Difference between Creep and Shrinkage
When concrete is subjected to compressive loading it deforms instantaneously. This immediate deformation is called instantaneous strain. Now, if the load is maintained for a considerable period of time, concrete undergoes additional deformations even without any increase in the load. This time-dependent strain is termed as creep.
Drying shrinkage (often, simply shrinkage) is the reduction in the volume of hardened concrete due to loss of moisture by evaporation.
There are several similarities and dissimilarities between creep and shrinkage. First, the source for both the effects are the same, which is loss of adsorbed moisture from the hydrated cement paste. In shrinkage, the loss is due to difference in the relative humidity of concrete and the environment, in creep it is due to sustained applied stress. Second, the strain-time curves of both the phenomenon are very similar.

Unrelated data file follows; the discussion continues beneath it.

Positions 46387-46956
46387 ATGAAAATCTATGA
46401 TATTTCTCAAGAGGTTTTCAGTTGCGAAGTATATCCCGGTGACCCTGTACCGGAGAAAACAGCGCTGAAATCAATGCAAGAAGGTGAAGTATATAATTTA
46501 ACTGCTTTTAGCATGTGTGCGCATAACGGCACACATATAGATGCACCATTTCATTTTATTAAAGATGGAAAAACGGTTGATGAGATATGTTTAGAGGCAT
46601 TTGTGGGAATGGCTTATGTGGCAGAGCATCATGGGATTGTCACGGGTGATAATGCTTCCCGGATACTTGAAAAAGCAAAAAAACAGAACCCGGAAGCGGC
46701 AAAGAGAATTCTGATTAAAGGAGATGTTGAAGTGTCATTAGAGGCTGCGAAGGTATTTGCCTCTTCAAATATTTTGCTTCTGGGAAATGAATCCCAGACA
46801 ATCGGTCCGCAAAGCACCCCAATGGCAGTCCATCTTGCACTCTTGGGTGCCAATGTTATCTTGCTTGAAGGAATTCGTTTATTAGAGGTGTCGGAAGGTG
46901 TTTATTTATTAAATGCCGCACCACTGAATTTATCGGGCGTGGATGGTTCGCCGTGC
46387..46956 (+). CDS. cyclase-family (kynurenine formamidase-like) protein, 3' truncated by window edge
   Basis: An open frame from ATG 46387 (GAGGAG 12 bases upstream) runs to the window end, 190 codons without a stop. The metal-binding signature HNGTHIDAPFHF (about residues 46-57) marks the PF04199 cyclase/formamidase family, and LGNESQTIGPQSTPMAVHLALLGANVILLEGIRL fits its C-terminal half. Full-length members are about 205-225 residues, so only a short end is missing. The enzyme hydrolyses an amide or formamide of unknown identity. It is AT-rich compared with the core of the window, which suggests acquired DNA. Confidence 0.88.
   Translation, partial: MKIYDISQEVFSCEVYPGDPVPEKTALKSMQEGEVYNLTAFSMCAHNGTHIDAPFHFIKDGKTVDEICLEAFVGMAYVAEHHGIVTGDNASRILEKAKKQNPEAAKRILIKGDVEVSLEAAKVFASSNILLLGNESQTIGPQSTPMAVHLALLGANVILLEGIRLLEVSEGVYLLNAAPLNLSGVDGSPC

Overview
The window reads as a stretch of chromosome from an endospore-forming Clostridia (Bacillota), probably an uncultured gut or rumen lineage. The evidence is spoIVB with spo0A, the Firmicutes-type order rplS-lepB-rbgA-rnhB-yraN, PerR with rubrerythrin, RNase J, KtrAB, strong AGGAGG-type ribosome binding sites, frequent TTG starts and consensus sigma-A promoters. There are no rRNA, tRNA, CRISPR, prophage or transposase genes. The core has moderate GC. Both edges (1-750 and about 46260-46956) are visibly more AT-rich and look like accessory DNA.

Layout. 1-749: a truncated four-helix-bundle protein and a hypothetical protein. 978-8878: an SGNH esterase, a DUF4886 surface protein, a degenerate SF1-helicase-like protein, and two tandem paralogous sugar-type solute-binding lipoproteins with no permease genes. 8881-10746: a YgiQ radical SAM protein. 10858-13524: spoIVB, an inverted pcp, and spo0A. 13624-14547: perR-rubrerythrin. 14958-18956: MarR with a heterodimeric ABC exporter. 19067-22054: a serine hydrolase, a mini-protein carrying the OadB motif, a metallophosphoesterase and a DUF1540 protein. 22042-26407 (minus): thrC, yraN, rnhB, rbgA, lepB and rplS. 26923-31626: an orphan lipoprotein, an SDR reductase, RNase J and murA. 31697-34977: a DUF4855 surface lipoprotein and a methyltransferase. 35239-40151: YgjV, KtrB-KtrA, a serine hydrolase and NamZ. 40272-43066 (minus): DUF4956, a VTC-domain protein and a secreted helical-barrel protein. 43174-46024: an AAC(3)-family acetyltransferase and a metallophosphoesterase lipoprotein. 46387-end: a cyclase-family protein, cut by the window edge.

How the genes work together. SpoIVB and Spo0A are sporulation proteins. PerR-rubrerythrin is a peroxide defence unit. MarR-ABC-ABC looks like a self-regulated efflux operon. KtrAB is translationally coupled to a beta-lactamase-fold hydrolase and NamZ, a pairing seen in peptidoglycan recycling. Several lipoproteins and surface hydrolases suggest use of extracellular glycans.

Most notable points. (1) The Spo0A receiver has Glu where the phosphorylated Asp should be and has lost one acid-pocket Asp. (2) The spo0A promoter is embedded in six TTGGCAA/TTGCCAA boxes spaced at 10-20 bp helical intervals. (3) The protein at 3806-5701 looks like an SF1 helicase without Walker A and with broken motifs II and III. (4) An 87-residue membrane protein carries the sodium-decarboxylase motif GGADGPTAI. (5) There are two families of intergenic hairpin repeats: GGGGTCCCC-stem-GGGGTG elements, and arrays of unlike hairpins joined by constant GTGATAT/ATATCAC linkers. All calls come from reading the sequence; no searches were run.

The factors that effect creep also effects shrinkage. They both increase with:
higher cement content, higher water content, lower aggregate content, low relative humidity, high temperature, small thickness of the member, etc.
However, unlike creep, shrinkage is not dependent on the loading conditions. Shrinkage strains can also be recovered to a great extent as can be seen in the above curves. Shrinkage causes the development of tensile stresses in concrete when it is restrained in the structural members leading to cracking.
Because the primary cause is the loss of adsorbed water, the effects of shrinkage and creep can be mitigated to some extent by minimizing the water content in the concrete mix. These are the difference between Creep and Shrinkage